In 1998 Finland issued a design-themed stamp set which featured some of the most iconic works of local design history: besides product and textile designs by Alvar Aalto, Kaj Franck, Bertel Gardberg, Timo Sarpaneva and Annika Rimala, furniture design was represented by one chair — Yrjö Kukkapuro’s Karuselli.
The exhibition in the Museum of Estonian Architecture gives an overview of the interior architect and furniture designer Yrjö Kukkapuro’s artistic production which spans over 50 years. Starting with a student work from 1957 and concluding with a prototype specially designed and manufactured for the Tallinn exhibition, Kukkapuro’s long career is filled with independent experiments in the field but also includes positions as the chief designer of Haimi, Lepokaiusto and Avarte. Kukkapuro’s first successful collection Moderno was created in 1958-1960 and is still in production.
Kukkapuro’s oeuvre is like an X-ray of the design history of the second half of the 20th century. Pop-art influenced colourful plastic chairs, Karuselli, Saturnus or Chair No. 419 manufactured in the 1960s from fibreglass and ABS plastic using experimental methods are contemporary benchmarks carried by utoplan aspirations. The minimalist turn in 1970s abandoned artificial materials, new favourite was birch plywood. Remmi and Pressu models date from that period but at the same time Kukkapuro started decades’ long experiment to create ergonomic office chairs. Piaano, Fysio, Sirkus or Funktus are series which thoroughly redefined the understanding about typical office furniture. in the 1980s the wave of Postmodernism brought back colour, patterns and décor to Kukkapuro’s chairs. The 1990s are characterized by the abstract patterns printed on simple plywood form from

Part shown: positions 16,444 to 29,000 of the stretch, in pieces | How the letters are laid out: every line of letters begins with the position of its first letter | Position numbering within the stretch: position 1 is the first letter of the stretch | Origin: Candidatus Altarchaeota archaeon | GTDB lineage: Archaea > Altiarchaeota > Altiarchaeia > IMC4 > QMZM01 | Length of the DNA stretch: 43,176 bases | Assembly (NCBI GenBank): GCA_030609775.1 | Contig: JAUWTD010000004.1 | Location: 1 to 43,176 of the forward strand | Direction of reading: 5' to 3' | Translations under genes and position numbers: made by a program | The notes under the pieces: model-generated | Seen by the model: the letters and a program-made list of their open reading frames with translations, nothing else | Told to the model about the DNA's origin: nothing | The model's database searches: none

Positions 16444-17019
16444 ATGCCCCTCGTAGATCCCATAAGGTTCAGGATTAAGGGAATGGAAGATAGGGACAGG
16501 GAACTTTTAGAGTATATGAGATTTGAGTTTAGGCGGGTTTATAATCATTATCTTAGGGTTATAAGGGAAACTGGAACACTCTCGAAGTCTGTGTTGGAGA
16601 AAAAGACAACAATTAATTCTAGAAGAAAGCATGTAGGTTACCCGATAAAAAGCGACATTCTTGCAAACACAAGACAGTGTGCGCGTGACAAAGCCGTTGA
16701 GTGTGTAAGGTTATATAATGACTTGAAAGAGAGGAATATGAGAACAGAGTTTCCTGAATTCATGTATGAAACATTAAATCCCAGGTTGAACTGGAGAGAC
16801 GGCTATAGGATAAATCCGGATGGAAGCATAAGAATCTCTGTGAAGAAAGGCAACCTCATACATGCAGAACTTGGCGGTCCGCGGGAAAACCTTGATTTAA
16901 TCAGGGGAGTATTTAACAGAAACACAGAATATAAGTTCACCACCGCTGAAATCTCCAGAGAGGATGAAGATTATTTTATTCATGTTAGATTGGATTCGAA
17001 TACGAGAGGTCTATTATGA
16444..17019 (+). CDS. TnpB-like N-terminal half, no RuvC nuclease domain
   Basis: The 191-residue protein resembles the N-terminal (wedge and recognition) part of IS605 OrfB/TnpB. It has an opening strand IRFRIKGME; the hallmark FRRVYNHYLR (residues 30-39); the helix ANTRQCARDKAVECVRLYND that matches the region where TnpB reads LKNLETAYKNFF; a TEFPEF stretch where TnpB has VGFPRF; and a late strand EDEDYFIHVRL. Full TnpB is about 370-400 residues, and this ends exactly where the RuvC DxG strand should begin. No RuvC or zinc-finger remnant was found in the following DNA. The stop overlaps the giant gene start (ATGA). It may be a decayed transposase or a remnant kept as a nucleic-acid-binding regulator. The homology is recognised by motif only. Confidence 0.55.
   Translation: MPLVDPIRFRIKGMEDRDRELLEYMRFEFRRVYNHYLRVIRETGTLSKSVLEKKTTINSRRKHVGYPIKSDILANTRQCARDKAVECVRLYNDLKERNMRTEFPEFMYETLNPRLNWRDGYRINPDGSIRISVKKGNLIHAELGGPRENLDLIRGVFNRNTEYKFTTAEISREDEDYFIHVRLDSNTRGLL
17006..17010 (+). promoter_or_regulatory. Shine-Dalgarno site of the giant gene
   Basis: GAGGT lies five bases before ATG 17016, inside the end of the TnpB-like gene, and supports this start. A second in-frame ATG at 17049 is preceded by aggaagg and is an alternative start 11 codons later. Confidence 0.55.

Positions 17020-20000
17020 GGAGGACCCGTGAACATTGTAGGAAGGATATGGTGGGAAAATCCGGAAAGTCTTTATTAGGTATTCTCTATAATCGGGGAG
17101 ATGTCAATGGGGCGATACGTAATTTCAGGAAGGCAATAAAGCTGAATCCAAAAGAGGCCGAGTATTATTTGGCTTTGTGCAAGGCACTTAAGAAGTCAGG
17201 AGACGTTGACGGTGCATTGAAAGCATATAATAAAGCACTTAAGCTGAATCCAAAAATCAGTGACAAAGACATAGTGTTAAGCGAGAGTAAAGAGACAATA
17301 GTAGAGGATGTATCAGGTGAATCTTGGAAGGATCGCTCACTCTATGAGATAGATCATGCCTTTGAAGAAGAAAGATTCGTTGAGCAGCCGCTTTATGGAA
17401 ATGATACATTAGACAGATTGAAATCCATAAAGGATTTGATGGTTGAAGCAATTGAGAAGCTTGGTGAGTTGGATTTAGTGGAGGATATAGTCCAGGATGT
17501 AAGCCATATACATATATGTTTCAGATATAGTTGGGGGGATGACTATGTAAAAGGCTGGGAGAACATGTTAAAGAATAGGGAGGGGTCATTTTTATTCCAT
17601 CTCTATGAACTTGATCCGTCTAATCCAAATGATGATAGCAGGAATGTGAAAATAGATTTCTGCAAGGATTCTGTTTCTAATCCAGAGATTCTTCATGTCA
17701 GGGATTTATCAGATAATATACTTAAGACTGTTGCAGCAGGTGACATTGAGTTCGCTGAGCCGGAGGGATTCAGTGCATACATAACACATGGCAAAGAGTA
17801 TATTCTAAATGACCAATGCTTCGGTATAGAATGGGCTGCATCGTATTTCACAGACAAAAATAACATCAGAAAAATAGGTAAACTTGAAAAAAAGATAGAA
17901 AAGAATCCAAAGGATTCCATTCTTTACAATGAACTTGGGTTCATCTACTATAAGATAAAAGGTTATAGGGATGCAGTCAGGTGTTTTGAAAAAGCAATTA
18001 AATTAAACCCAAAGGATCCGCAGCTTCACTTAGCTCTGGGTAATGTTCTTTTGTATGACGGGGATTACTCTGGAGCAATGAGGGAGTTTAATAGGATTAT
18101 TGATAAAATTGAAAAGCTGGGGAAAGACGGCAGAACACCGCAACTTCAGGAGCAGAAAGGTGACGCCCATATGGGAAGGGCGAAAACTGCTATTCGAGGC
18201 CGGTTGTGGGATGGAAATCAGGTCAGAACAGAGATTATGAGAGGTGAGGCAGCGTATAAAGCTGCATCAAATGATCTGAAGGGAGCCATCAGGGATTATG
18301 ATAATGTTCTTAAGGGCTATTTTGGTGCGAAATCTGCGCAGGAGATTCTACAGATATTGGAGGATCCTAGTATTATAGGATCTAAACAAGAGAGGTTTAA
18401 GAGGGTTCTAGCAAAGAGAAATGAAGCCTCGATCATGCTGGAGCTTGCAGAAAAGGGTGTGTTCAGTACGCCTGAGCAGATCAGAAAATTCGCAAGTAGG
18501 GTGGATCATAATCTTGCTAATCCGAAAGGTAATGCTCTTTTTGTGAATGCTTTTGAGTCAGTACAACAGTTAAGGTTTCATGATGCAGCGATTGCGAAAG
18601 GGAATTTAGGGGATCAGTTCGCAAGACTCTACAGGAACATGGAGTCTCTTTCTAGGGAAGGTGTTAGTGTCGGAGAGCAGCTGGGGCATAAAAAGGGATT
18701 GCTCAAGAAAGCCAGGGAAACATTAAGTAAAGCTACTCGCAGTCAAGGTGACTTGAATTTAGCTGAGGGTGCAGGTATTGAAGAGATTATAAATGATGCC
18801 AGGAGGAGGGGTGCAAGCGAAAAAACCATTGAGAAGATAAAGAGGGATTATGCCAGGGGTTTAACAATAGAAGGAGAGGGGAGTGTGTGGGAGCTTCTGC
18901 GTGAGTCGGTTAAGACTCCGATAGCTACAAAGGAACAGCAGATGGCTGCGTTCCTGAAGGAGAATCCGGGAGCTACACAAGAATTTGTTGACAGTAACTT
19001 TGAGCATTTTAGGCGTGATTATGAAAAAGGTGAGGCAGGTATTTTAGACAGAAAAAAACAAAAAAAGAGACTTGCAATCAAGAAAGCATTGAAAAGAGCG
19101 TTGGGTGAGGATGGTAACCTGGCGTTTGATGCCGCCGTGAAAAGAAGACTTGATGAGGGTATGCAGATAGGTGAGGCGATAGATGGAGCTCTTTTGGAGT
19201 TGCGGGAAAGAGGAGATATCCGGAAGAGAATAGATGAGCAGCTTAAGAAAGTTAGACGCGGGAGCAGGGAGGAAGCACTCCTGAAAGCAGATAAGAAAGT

the “tattooed” chairs series and in the 2000s the explorations in materials continue. New favourite is bamboo from which there is a series specially made for Chinese market.
Some of the earlier chairs of the still tenaciousiy active Yrjö Kukkapuro have become design classics which are sought-after in online auctions and vintage furniture stores, at the same time being exhibited in renowned design museums from London to New York. The exhibits, prototypes as well as production models, of the Tallinn exhibition are mainly from Kukkapuro’s personal collection which he has gathered in his atelier over the years.
Yrjö Kukkapuro Furniture, Jan 11 – Feb 10, 2013, at the Museum of Estonian Architecture, Tallinn, Estonia